• Diverticulosis
  • Inflammatory bowel disease
  • Ulcerative colitis
  • Necrotizing enterocolitis (newborns and young infants only)
  • Colorectal cancer

The stool, however, may appear in different colors. It could be dark due to the infiltration of blood into the stool or coating the stool, or it could be a lighter color of red or even pink.


Melena is blood in the stool from the upper gut area. Because the blood has traveled further down the digestion tract and spent more time in the system, the blood and the stool will appear dark. Exposure to gut bacteria, air, and digestive enzymes breaks down the blood cells, which causes them to turn maroon or black in color.

What causes the bleeding in the first place can be a range of medical issues, most commonly ulcers both gastric and peptic. Other issues that can cause melena are:

  • Trauma to the stomach
  • Blood vessel disorders
  • Ingested blood from nosebleeds or trauma to the mouth
  • Bacterial infections
  • Radiation therapy
  • Intestinal parasites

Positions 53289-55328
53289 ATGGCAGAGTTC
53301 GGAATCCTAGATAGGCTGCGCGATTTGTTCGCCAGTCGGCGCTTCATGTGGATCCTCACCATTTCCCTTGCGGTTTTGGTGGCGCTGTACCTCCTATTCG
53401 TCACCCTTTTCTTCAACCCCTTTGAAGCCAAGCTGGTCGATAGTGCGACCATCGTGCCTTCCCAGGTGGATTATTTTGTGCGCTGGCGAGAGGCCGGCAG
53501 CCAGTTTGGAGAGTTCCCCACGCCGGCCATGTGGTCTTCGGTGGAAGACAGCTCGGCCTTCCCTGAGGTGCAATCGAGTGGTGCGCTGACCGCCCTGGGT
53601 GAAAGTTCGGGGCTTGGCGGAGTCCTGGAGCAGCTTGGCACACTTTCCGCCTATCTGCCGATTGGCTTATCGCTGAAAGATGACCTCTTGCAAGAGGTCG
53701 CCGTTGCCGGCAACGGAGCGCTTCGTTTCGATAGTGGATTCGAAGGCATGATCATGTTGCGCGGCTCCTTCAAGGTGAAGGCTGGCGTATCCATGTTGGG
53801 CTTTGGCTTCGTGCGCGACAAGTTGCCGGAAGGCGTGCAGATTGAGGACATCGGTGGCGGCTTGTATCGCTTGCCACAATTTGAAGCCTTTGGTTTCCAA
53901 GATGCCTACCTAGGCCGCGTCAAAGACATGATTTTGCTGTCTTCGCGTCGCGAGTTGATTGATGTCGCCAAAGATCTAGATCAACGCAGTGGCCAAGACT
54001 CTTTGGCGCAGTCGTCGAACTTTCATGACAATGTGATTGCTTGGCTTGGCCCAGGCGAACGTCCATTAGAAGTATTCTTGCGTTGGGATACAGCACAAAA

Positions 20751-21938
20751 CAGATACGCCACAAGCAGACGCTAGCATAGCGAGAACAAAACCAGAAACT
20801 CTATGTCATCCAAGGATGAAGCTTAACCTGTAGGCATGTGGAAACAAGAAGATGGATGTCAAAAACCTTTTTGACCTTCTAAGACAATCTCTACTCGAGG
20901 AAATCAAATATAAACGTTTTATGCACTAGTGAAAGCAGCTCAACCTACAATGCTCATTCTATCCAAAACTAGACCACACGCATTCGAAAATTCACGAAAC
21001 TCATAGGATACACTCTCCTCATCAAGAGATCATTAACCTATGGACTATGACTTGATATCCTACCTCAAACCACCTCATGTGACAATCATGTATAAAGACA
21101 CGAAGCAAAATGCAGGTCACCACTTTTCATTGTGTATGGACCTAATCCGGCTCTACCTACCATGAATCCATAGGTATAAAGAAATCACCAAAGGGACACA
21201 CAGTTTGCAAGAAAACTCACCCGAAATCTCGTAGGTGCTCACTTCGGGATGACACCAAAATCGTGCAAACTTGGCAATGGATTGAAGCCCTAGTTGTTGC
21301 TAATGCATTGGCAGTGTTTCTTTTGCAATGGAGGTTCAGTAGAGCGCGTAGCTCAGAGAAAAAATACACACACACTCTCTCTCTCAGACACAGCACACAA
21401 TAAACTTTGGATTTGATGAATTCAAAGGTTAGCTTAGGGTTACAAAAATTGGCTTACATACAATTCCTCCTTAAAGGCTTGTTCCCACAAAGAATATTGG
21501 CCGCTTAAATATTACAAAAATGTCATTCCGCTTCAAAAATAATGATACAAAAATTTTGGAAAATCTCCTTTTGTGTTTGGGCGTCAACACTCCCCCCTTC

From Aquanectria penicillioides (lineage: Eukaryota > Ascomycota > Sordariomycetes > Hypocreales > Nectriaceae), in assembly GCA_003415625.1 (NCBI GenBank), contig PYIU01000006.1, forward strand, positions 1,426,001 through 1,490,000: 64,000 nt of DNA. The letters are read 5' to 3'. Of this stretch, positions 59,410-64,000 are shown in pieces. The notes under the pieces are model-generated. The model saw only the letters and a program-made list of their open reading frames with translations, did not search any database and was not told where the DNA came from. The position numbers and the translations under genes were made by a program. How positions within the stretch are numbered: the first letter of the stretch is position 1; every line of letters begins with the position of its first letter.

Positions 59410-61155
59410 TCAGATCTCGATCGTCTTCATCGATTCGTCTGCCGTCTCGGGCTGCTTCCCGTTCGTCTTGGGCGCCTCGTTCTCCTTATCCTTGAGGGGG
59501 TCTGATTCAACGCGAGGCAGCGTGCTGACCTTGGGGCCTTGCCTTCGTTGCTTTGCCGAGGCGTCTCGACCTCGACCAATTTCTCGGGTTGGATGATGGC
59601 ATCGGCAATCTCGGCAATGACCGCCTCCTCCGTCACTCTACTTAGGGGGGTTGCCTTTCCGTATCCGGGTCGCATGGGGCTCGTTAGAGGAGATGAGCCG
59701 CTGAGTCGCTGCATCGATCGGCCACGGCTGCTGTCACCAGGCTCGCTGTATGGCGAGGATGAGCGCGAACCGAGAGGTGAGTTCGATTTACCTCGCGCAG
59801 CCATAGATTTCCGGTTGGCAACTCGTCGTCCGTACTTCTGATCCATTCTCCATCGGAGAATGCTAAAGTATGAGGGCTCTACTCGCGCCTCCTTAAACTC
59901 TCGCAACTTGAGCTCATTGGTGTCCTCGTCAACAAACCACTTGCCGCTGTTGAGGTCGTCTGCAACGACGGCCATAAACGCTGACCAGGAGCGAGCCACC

• Incorrect blood-type transfusions
  • Ingestion of a foreign object
  • Gastroesophageal reflux disease
  • Thrombocytopenia (an inability of cells to clot)
  • Mallory-Weiss tear (vomiting causing an esophageal tear)
  • Liver cirrhosis
  • Arsenic poisoning
  • Oral drug overdose
  • Stomach cancer

It should be noted that Crohn’s disease can cause both melena and hematochezia.

Hematochezia vs. Melena Diagnosis

If you have found blood in your feces but are unsure of the color, how does your doctor confirm a diagnosis of either hematochezia or melena?

After he or she goes through your recent medical history (in order to either rule out or rule in certain influences), the next step is a round of physical testing starting with a general physical exam. If an anal fissure is present, for example, it can be spotted right away by a trained doctor. The cause of your melena will be quickly diagnosed and treated.

If no obvious signs of blood in the stool are found, more invasive medical examinations are required. The most common of the tests are an upper endoscopy and a colonoscopy.

Upper Endoscopy

An upper endoscopy utilizes a small tube that contains a light and a camera, which is inserted down your throat and into the digestive area. The camera is hooked up to a color monitor, so doctors can get a good look at your stomach, esophagus, and the upper portion of your small intestine.